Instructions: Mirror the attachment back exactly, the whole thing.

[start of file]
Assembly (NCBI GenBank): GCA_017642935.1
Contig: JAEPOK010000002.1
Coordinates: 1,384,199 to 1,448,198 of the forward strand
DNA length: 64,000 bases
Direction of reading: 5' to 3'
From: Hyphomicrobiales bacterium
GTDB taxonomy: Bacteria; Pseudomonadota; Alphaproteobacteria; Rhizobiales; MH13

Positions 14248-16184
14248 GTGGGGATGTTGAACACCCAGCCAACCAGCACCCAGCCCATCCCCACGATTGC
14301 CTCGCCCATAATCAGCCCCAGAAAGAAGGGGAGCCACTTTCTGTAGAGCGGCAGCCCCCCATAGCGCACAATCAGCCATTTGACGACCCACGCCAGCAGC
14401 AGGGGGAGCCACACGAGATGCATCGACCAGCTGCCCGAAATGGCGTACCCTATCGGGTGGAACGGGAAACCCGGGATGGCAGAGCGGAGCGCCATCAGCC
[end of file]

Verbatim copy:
Assembly (NCBI GenBank): GCA_017642935.1
Contig: JAEPOK010000002.1
Coordinates: 1,384,199 to 1,448,198 of the forward strand
DNA length: 64,000 bases
Direction of reading: 5' to 3'
From: Hyphomicrobiales bacterium
GTDB taxonomy: Bacteria; Pseudomonadota; Alphaproteobacteria; Rhizobiales; MH13

Positions 14248-16184
14248 GTGGGGATGTTGAACACCCAGCCAACCAGCACCCAGCCCATCCCCACGATTGC
14301 CTCGCCCATAATCAGCCCCAGAAAGAAGGGGAGCCACTTTCTGTAGAGCGGCAGCCCCCCATAGCGCACAATCAGCCATTTGACGACCCACGCCAGCAGC
14401 AGGGGGAGCCACACGAGATGCATCGACCAGCTGCCCGAAATGGCGTACCCTATCGGGTGGAACGGGAAACCCGGGATGGCAGAGCGGAGCGCCATCAGCC